Gsi in Wilmington, MA with Reviews - YP.com
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05/23/2017
By: Macy W.
Flagship Construction
AVOID!!! We hired this company to build our new home. The company and its owner delayed our project and we are more than 6 months past our scheduled completion date through no fault of our own. The contractor did not pay the subcontractors hired to perform work. Some of the work it performed was not done properly. We had to terminate our contract at the end.
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01/02/2017
By: A R.
Silverio Construction Co Inc
I hired this contractor because of how exact and careful he was when he initially came out for the quote. He measured everything multiple times, took careful notes and had great ideas and suggestions to give towards our bathroom project. Although his quote came in the highest, we felt good moving forward. It took this contractor longer than expected to begin the project and the initial price given seemed to get higher and higher each day due to hidden costs. Not only did we feel taken with the price, but the original contractor of whom was our reason for choosing him, did not do one ounce of the work. Instead it was all his crew. Once finally completed with the job, no nail holes were filled, no painting or priming completed, and just about all of the walls were not square, leading to challenges with the tiling guy. I would NEVER use this contractor again and am disappointed with the overall quality of how our bathrooms came out.
Tips & Advices
If there is ever a dispute regarding payment over the course of the project, a contractor or subcontractor could place a payment claim, or lien, on your property. To avoid this, ask the contractor to sign a lien release, which is a legal agreement that states that any payment accepted is final. This can come in handy if a contractor has his or her own payment issues with their subcontractors. Signing a lien release form certifies that any payment made by a client to the contractor is enough to pay for any goods or services rendered.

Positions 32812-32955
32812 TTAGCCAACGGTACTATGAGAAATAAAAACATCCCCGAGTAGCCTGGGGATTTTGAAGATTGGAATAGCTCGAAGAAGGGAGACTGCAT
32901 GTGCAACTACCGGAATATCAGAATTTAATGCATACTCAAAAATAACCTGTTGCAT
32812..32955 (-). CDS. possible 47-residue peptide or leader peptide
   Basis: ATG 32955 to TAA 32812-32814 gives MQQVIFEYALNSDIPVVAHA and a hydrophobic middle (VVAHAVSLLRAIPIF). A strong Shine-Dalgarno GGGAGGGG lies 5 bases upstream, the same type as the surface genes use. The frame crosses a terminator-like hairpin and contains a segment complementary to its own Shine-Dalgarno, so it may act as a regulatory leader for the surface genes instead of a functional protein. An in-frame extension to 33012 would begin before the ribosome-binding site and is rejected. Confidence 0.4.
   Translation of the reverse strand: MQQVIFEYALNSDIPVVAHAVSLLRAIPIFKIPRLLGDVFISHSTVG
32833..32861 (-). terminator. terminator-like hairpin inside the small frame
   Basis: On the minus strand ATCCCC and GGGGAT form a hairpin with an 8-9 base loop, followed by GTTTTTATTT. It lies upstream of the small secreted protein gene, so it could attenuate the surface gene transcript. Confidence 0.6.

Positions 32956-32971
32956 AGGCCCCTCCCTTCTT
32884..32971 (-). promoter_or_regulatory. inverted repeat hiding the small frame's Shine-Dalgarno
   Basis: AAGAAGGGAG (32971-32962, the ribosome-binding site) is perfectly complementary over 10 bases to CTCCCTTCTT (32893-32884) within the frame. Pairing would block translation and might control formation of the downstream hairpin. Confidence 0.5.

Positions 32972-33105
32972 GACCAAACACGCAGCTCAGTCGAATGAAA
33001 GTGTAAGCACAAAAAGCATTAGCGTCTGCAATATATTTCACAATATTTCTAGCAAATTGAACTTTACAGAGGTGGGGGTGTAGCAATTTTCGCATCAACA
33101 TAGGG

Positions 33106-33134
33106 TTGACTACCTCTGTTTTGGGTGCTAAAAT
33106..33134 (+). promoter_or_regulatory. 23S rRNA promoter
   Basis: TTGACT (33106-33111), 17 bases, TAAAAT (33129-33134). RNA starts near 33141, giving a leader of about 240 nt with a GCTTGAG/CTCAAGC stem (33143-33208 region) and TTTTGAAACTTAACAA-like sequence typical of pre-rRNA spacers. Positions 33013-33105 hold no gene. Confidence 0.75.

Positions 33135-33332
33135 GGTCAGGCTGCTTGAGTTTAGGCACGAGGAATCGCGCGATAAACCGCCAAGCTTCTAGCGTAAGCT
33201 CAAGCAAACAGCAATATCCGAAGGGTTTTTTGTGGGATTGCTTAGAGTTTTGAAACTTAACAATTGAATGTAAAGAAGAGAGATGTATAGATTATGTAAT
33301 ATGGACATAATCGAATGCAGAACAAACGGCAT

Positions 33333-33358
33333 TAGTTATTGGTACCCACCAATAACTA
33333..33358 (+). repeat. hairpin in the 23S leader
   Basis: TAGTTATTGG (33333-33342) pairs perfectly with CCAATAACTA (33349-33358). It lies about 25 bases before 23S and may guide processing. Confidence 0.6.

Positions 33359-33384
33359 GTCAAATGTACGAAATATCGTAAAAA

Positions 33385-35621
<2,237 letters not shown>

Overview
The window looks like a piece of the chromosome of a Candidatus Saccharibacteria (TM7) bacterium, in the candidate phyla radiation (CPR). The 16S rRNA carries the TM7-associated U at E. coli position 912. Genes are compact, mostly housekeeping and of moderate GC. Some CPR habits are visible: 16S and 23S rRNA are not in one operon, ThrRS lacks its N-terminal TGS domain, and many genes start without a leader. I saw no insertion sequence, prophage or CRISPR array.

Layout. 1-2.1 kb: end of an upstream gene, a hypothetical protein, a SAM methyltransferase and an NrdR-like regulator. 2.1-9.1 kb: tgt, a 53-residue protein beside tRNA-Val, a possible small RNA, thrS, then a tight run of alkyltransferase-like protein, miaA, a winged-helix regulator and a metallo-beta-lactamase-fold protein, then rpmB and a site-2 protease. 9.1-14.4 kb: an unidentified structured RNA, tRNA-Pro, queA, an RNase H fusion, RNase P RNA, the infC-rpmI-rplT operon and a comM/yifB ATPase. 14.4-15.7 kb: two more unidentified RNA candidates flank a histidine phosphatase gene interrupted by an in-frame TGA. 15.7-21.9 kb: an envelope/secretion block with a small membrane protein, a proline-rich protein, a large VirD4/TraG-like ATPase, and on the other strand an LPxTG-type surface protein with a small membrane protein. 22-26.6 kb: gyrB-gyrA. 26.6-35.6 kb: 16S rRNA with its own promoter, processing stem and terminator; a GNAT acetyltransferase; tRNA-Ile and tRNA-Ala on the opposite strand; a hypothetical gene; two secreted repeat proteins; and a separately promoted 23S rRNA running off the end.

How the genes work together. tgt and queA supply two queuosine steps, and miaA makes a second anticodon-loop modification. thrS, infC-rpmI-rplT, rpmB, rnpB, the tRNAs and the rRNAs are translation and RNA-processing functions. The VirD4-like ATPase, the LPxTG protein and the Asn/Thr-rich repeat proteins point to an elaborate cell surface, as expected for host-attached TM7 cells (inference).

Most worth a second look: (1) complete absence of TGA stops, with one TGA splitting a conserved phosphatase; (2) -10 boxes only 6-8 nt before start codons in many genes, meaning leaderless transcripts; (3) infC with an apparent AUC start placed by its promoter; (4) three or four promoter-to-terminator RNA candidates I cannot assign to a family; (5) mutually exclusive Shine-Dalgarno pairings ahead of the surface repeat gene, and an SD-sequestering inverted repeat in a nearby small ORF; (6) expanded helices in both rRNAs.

Absolutely ask. Paying too much up front offers the homeowner minimal leverage if the quality of work does not meet expectations or contractual specifications. Try to establish a reasonable pay schedule, such as paying 10 percent of the total cost for each 10 percent of the work that is completed. Include this payment plan in the contract, as well.
Before any money changes hands, there should be a contract to sign. Make sure the specifics of the work and all costs are listed in the contract, including details. If you forget to have something included in the contract after signing it, there's rarely a chance of recourse.
Ask the contractor for proof of their certification before signing anything, as well as their proof of insurance. You should also check your homeowners insurance policy to see if they offer coverage for contracted work. You may want to call your insurance provider and ask for more details on what your plan will and won't cover.
Yes. Plans for how the work site will be cleaned at the end of each day as well as at the conclusion of work need to be put in writing. An experienced general contractor should make every effort to keep the workspace clean and prevent dirtying or damaging any other area. Even so, talk with the contractor about the daily schedule, the logistics of transporting workers and equipment, and how cleanup will be handled.

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